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Roy Jones Jr. Fighting on MMA and Boxing March Badness Card, Will it Work?

My buddy HG at You Been Blinded came up with this idea a while ago and I thought it was genius: why not satisfy both crowds of fight fans with a joint MMA and boxing card? Figuring out how to work a steel cage or octagon and boxing ring in the same venue is kind of tricky, but I think it would go over well if you could swing it. Well apparently Roy Jones Jr. thought outside the box and came up with a good way to pitch his upcoming fight:

The boxing-MMA card — called “March Badness” — takes place Saturday, March, 21. Jones Jr. will fight his “homecoming” light heavyweight bout against the always tough Omar Sheika. Headlining the MMA portion of the card will be Seth Petruzelli, the man responsible for knocking out Kimbo Slice. He takes on Doug Marshall. According to a press release, three-time NCAA wrestling champion and Wrestlemania star Bob Lashley will fight in an MMA bout.

The star power for this fight is somewhat light but the idea behind it is great. I’m really intrigued to see how this works. And good to see that the beating Roy took from Calzaghe hasn’t cost him his creative brain cells — he needs them to try and get people to buy one of his fights now that he’s over the hill.

Jose Canseco and Danny Bonaduce Fight Ruled a Draw

I know there were probably two fights higher on your agenda Saturday night — Fedor Emelianenko vs. Andrei Arlovski, and Shane Mosley vs. Antonio Margarito. Yes, those were pretty significant battles in the sports world. But I’d like to concentrate on the idiot matchup from Saturday. Two has-beens in Jose Canseco and Danny Bonaduce battled it out in what was no doubt a money grab. The last time Jose tried to take his skills to the ring he got pounded by Vai Sikahema. This time it appears as if Canseco had more success. I haven’t locked down any video of the fight (actually, here’s some video), but this site is saying the fight was a draw and they even provided pictures too! My favorite is probably Bonaduce skipping rope with a cigarette in his mouth. Classy huh?

I think it was Vince Papale about whom the movie Invincible was based that held up Canseco’s arms in one of those shots. And what’s up with Canseco wearing the tat suit? That guy is such a clown. I’m guessing there was no video of the fight because nobody was dumb enough to order it. I hope that was the case.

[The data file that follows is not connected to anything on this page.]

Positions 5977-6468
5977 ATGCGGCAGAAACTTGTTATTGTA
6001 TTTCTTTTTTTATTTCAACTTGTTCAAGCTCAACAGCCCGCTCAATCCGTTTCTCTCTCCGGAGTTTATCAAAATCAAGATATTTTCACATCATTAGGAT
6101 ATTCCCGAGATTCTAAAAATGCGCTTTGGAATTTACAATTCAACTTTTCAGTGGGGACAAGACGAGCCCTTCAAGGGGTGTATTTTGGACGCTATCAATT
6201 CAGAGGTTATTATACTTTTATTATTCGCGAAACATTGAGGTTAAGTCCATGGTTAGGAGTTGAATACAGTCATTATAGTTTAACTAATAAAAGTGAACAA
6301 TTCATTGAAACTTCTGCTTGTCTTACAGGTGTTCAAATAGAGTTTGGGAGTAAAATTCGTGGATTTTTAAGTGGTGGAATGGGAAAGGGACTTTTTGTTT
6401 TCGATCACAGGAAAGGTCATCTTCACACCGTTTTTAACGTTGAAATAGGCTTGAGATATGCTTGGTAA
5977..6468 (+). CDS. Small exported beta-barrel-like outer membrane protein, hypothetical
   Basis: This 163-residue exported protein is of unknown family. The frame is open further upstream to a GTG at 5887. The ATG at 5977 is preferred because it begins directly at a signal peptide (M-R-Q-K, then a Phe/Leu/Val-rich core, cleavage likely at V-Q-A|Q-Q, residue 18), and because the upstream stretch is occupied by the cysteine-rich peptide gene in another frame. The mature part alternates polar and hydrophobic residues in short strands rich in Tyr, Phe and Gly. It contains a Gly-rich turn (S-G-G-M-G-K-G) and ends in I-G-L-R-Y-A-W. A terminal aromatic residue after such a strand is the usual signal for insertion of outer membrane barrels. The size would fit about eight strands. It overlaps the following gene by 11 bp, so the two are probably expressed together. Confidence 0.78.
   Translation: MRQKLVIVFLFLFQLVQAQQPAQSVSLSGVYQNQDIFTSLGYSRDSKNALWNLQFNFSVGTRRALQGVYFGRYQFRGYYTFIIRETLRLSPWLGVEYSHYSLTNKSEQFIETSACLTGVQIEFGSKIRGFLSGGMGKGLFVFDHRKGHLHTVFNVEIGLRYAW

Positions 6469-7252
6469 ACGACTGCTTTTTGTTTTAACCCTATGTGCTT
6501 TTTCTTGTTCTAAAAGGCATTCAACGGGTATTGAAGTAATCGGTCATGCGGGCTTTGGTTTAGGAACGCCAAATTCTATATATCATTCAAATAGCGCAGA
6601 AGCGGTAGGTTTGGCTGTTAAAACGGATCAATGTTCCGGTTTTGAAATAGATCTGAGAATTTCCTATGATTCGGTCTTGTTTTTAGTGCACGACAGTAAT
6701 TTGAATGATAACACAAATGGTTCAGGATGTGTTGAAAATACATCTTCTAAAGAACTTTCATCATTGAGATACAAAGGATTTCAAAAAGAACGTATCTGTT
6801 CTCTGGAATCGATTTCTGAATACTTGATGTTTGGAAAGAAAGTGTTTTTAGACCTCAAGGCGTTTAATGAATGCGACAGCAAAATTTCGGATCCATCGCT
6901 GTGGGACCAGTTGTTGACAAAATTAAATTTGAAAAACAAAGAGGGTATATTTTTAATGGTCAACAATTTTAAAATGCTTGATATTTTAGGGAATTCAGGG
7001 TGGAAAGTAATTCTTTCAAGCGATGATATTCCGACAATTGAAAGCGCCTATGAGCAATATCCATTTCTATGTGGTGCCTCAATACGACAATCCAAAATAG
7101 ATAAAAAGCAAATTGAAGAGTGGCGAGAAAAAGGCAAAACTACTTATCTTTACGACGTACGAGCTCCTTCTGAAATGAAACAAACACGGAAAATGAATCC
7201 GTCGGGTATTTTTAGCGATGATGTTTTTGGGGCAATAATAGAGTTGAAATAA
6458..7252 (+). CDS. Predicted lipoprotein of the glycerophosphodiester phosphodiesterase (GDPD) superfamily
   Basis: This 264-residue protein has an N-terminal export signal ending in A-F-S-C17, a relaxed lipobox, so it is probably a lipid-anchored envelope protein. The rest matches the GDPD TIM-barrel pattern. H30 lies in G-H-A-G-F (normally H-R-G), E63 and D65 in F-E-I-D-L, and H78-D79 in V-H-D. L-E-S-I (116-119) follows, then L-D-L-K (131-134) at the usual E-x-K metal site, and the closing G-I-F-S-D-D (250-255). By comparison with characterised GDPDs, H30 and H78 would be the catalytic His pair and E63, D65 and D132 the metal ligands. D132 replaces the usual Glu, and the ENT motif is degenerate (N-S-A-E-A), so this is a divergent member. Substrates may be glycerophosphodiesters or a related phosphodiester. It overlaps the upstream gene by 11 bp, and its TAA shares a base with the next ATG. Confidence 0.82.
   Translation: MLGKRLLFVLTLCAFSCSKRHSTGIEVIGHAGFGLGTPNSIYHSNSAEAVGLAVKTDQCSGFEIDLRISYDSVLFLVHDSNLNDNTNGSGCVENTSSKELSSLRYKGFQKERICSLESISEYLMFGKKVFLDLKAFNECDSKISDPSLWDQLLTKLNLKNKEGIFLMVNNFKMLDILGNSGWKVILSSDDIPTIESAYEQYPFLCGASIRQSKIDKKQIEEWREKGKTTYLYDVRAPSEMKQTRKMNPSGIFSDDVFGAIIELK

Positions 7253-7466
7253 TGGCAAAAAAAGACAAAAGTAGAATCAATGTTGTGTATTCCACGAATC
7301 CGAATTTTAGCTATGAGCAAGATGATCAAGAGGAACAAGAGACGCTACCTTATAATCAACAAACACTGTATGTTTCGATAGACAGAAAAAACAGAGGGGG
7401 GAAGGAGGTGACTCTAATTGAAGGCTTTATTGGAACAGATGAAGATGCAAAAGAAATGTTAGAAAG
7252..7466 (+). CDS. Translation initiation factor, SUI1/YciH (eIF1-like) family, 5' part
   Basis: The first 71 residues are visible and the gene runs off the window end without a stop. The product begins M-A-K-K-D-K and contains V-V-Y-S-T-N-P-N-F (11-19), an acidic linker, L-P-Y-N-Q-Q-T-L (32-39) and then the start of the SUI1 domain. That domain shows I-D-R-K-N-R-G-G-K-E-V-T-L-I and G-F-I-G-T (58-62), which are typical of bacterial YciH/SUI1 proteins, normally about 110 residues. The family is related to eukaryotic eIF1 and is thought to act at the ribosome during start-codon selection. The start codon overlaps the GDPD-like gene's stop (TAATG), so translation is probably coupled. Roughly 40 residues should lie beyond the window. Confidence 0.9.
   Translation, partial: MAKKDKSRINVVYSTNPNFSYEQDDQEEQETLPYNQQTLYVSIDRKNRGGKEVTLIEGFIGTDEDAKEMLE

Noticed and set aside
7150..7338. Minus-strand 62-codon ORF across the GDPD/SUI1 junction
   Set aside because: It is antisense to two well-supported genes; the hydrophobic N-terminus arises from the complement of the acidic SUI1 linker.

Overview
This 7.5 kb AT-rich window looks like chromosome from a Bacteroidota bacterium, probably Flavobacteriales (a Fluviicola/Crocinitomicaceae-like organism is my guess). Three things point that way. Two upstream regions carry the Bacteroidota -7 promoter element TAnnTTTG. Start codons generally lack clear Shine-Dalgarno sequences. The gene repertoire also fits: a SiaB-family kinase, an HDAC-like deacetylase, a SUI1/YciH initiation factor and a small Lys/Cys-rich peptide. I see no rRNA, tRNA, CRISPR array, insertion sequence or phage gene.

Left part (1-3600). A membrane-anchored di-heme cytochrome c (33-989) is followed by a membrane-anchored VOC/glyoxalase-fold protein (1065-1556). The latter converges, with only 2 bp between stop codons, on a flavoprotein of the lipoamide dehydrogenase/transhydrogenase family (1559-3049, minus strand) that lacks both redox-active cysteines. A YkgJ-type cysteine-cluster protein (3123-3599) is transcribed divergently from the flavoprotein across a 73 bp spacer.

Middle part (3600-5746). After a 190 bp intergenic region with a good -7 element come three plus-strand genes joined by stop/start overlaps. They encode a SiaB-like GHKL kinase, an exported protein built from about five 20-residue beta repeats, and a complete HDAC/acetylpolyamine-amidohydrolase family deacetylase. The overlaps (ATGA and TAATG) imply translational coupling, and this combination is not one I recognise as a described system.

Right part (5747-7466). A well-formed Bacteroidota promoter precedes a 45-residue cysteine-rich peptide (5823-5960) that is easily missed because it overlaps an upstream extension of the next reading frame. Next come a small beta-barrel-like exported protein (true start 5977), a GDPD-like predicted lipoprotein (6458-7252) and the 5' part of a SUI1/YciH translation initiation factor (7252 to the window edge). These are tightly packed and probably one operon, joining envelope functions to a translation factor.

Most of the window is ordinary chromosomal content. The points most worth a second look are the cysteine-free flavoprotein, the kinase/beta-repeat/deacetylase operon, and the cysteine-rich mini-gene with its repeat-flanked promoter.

Bob Arum: Manny Pacquiao Will Fight Ricky Hatton or Mayweather May 2nd in Las Vegas

I was just cruising along, minding my business watching a news piece on Manny Pacquiao’s 30th birthday party that would put any T.O. party to shame, when believe it or not, Bob Arum actually dropped some key information. Arum, Pacquiao’s promoter, confirmed what’s been suspected — he’s within 10 days of finalizing a Manny Pacquiao fight with either Ricky Hatton or Floyd Mayweather Jr. The fight will take place on May 2nd in Las Vegas. Around the 2:45 mark Arum says a fight is brewing, and Freddie Roach says Pacman will knock ‘em both out. You can also catch a glimpse of Pacman singing if you stick it out for the whole vid.

Even though the vid is in a different language, you can still get a strong sense of how popular and powerful Pacquiao is there. It was the dude’s 30th birthday party and it rivaled the celebration at the Democratic National Convention. Oh, and after watching Manny dismantle De La Hoya, I’m pretty confident he’ll take Hatton, too.

I Guess That Golota Fight Wasn’t Fixed

A few weeks ago I showed a video of Andrew Golota’s fight in China against Ray Austin. I railed on Golota pretty hard for getting knocked down in two seconds and for quitting after a round, claiming he had a biceps injury. It was a natural reaction considering Golota’s history and the fact that the fight was promoted by Don King. But thanks (sorta) to With Leather and SecondsOut, I have come to see that Andrew Golota’s injury was indeed genuine, and for that, I apologize.

I know you’re thinking to yourself right now that it’s awfully big of me to apologize and admit I was wrong. Sure, I have to admit when I screw up, especially when I see such visual evidence. Truth is there was no way I could go without posting those photos after seeing them. Gross ass stuff.

Joe Calzaghe Beat Roy Jones Jr. at His Own Game, Hopefully into Retirement